Blue House task force will examine national security

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Blue House task force will examine national security


President Lee Myung-bak and his aides pay homage to the fallen sailors of the Navy ship Cheonan yesterday at the mourning altar set up in front of Seoul City Hall. [YONHAP]

As concerns mount about the military’s poor response to the Cheonan crisis, the Blue House has created a task force to improve the country’s security posture, sources at the presidential office said.

Led by Senior Political Affairs Secretary Park Heong-joon and Senior Foreign Affairs and National Security Secretary Kim Sung-hwan, the team held its first meeting over the weekend, they said. The team was created on President Lee Myung-bak’s order to cope with the aftermath of the Navy disaster.

“Not only the situation related to the Cheonan but also all issues related to national security, including the reform of the military, will be discussed by the task force,” a Blue House official said.

“Establishment of the new security regime will be the new national agenda,” another official said.

The president and more than 80 Blue House officials also visited the mourning altar located near Seoul City Hall yesterday morning to pay their respects. “That is an expression of the president’s determination to make national security the nation’s top priority,” another presidential aide said.

Lee laid a single white chrysanthemum before the portraits of the victims, and wrote in the guest book, “The Republic of Korea will never forget your noble sacrifice.”

“This tragedy should serve as an opportunity to move forward, not to step back,” a solemn-faced Lee said after he paid a silent tribute.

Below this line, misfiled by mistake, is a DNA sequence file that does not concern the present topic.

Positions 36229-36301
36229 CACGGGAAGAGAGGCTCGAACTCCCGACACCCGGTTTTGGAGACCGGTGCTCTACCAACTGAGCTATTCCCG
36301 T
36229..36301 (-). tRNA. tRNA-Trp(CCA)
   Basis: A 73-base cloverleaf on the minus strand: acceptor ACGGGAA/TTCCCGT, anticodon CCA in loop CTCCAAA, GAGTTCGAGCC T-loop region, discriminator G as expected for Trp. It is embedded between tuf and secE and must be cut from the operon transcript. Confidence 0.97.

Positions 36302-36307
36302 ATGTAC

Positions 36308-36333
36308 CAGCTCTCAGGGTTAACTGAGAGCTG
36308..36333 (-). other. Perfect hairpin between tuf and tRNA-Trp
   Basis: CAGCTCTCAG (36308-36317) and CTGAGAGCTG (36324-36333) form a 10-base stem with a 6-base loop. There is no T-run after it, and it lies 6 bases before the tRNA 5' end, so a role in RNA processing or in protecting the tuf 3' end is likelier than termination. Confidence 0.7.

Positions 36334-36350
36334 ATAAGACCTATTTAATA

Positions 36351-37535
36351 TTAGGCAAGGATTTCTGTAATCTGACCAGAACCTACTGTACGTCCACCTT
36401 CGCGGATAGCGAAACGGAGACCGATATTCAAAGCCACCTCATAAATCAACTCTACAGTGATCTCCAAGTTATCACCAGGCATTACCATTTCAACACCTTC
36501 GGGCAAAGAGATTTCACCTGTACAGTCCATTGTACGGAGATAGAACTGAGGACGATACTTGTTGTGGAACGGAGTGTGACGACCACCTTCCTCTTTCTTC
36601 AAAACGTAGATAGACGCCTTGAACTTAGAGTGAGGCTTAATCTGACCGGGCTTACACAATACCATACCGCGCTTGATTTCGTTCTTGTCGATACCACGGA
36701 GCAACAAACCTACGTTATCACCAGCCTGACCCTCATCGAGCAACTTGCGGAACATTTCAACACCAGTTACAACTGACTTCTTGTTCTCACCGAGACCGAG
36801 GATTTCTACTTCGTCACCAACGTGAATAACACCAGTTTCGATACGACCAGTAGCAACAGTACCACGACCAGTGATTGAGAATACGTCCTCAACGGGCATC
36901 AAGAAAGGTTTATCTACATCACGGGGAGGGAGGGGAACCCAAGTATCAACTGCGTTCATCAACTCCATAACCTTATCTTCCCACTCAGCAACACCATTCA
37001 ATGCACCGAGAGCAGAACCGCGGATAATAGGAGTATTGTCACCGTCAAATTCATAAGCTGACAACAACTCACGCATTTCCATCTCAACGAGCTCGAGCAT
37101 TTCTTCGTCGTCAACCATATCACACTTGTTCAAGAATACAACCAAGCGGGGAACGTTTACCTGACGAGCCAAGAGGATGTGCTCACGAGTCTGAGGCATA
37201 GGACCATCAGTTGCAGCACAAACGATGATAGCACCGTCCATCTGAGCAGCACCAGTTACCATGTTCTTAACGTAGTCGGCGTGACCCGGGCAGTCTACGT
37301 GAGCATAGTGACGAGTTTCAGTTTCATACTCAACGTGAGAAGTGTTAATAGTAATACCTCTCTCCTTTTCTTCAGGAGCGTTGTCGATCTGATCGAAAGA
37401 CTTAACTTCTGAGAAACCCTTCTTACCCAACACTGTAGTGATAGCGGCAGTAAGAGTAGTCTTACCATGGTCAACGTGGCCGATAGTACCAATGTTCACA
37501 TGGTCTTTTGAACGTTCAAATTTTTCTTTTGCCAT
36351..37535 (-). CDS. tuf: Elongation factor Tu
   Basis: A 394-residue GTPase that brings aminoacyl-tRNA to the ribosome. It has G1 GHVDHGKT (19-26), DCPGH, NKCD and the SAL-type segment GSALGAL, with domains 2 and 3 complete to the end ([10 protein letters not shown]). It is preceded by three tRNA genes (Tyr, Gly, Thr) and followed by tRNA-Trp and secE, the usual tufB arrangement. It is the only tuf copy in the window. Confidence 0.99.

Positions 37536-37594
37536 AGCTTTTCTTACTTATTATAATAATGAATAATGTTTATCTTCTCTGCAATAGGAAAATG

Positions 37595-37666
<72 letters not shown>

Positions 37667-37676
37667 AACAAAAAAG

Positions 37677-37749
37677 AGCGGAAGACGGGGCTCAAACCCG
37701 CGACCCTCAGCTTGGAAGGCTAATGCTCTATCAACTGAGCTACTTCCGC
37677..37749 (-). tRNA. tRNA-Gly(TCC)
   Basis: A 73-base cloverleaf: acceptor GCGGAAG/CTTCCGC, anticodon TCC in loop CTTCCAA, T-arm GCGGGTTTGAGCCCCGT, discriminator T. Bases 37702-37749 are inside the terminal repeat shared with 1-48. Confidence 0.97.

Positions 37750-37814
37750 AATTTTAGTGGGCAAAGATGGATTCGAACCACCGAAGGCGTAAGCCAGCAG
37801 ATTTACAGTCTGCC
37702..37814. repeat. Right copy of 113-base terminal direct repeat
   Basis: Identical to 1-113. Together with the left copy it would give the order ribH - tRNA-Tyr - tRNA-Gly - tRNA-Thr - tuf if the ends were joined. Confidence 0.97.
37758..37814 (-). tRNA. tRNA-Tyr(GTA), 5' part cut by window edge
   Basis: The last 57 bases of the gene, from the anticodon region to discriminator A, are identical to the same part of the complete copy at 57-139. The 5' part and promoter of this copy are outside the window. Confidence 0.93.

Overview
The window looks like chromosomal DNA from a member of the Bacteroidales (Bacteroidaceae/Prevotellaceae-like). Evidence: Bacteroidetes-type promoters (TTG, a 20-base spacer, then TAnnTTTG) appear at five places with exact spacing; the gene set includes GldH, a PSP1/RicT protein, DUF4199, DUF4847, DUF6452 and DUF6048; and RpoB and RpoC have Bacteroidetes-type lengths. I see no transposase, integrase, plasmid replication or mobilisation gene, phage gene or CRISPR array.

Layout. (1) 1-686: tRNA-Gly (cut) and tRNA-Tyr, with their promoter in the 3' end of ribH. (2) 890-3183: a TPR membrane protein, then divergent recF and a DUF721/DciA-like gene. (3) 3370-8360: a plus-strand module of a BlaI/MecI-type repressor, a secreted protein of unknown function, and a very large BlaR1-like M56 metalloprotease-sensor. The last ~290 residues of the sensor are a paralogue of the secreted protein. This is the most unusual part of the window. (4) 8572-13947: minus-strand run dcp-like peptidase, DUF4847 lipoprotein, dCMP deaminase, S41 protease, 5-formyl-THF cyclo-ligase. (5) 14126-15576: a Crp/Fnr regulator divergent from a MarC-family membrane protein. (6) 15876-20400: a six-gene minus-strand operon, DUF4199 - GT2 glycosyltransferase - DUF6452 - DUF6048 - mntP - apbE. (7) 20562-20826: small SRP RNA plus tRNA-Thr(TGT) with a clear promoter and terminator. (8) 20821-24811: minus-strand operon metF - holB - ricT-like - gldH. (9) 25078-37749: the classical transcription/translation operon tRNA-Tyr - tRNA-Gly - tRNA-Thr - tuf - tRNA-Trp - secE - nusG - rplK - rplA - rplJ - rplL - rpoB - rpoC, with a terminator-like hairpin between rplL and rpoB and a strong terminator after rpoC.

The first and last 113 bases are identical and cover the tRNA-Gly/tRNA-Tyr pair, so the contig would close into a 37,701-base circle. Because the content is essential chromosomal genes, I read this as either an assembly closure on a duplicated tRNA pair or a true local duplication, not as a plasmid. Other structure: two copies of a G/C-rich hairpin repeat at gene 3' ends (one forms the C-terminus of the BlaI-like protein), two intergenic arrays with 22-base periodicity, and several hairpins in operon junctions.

A large placard was also hung near the presidential compound to honor the 46 fallen sailors. The joint funeral for will take place on Thursday at a naval base in Pyeongtaek.

Since the Cheonan sank on March 26, Lee has stepped up efforts to overhaul the country’s security crisis management systems. “Lee’s keyword is devoting himself to his role as the commander in chief of the military,” presidential spokesman Lee Dong-kwan said.

As the Blue House tries to get a grip on the situation, the Board of Audit and Inspection announced its own probe into the military’s failed crisis response and reporting system.

The audit will focus on how news of the sinking was reported up the military chain of command, including why the military’s first report was issued almost 20 minutes after the news reached the president, and how the government and the military reacted to the crisis.

It will also examine why maritime police managed to rescue 58 sailors and the Navy none, when both had ships close to the site of the disaster.

“We will begin the audit shortly after the funerals of the dead sailors,” said a board official. “We have collected the necessary reports and data from the Ministry of National Defense and the Joint Chiefs of Staff and an analysis is ongoing.”

Since the Cheonan sank in the waters near the western inter-Korean border, the military has faced fierce criticism from the public and politicians. On April 16, Defense Minister Kim Tae-young apologized for the ministry and the military’s poor handling of the “unprecedented incident” and for losing the public’s trust, and asked the Board of Audit and Inspection to look into the military’s initial response to the disaster.

As authorities scramble to review the crisis response to the tragedy, the military’s senior commanders plan to sit down next month to discuss their shortcomings and ways to improve them. Defense Minister Kim will host the meeting.

By Seo Seung-wook, Ser Myo-ja []
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